Published: 2019-10-24

A study regarding the availability and utilization of water supply and sanitation practices in rural Amritsar, Punjab, India

Ritika Bakshi, Tejbir Singh, Jasleen Kaur, Ankit Arora, Richa Verma


Background: Access to safe water and sanitation practices is an important issue of health and development at local, regional and national levels. The government has come up with various facilities regarding the water supply and sanitation but there are various factors which curtail their utilization. The present study deals with the extent of utilization and factors impeding the utilization of such services at the village level.

Methods: The present impeding cross-sectional study was carried out in village Nagkalan, Amritsar, where the eldest adult member present in the house at the time of the visit was interviewed. Every house of the village was visited during the period of January 2017 to December 2017, and a total of 1123 families were included in the final analysis. Thereafter, data was compiled and analyzed.

Results: Out of total 1123 families, only 31.4% were using government water supply (tap water); while 42.7% had no government connection at all and used submersible as their sole source of water supply. 20.2% did not have a toilet at their house and therefore practiced open defecation; out of which majority families belonged to lower socio-economic status (statistically significant). Out of total 896 families having a toilet at their house, there were only 30 families (3.4%) who responded that some of the family members practice open defecation. Also, only 6.1% of the respondents were aware about the functions of Village Health Sanitation and Nutrition Committee (VHSNC).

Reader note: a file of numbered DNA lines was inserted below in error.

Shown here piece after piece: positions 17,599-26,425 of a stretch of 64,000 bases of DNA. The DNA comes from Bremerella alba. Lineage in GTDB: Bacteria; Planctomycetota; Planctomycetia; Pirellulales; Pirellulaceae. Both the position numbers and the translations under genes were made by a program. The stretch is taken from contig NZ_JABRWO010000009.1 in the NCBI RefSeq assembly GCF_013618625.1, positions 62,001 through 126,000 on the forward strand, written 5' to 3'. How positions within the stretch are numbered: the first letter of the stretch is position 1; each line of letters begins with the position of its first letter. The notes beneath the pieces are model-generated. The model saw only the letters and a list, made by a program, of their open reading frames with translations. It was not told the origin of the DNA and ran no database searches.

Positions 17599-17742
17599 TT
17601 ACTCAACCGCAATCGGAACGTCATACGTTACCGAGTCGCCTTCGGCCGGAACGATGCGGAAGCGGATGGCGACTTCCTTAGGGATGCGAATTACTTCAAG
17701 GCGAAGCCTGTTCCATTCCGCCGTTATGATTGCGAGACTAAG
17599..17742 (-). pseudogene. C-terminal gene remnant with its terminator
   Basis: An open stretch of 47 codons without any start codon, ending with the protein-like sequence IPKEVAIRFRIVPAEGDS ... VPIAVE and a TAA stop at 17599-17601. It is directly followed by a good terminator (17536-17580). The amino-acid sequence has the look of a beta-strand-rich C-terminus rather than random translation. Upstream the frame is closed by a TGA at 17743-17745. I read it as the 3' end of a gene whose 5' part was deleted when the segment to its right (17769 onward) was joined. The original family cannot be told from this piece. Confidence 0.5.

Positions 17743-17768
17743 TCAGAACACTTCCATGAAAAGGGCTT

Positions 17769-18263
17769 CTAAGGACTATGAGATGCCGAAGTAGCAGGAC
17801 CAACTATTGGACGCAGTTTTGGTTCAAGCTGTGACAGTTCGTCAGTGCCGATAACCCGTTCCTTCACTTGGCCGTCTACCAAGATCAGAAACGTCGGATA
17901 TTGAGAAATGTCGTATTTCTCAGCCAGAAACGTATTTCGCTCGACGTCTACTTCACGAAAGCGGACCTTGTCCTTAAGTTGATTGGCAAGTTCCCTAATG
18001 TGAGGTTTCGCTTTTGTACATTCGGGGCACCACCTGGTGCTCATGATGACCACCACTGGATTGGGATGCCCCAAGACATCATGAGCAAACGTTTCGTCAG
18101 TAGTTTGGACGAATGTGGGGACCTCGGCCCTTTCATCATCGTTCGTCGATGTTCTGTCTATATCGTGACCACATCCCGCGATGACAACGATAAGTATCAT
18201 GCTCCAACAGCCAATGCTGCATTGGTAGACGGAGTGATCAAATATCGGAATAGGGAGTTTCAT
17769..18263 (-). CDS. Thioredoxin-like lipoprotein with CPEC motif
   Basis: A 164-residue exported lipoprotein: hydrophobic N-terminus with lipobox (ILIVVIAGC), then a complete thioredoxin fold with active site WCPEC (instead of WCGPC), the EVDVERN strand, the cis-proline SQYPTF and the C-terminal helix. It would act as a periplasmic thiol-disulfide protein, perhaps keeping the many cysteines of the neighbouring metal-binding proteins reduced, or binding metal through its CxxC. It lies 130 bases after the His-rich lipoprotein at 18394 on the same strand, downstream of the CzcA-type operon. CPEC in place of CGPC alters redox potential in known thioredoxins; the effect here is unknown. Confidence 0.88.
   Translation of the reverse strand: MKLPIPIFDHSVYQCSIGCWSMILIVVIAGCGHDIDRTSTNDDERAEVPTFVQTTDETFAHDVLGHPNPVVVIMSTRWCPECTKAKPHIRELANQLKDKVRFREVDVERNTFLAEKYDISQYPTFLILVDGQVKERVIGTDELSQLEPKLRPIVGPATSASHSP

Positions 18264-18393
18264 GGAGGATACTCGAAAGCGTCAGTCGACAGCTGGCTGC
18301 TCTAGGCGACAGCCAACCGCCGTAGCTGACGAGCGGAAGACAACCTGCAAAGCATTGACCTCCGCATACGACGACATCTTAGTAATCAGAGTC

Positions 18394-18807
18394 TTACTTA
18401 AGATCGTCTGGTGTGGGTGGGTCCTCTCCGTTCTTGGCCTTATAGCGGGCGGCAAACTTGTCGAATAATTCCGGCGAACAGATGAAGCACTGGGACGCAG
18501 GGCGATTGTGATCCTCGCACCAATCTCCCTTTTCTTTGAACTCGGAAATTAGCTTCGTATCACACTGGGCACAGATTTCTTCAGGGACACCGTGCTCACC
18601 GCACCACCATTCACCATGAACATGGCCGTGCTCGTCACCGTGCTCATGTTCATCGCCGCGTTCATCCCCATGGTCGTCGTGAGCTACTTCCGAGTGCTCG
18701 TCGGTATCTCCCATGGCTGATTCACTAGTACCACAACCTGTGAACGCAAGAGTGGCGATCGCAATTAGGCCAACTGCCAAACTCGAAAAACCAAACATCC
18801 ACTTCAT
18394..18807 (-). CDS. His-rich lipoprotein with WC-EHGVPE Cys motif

Conclusions: More number of families (42.7%) were dependent on submersible pump as sole source of water supply. 20.2% lacked separate toilet facility, mostly belonging to lower socio- economic status. Only 6.1% were aware regarding the VHSNC. All the families disposed of their household waste on the roads.


Availability, Rural, Sanitation, Utilization, Water supply

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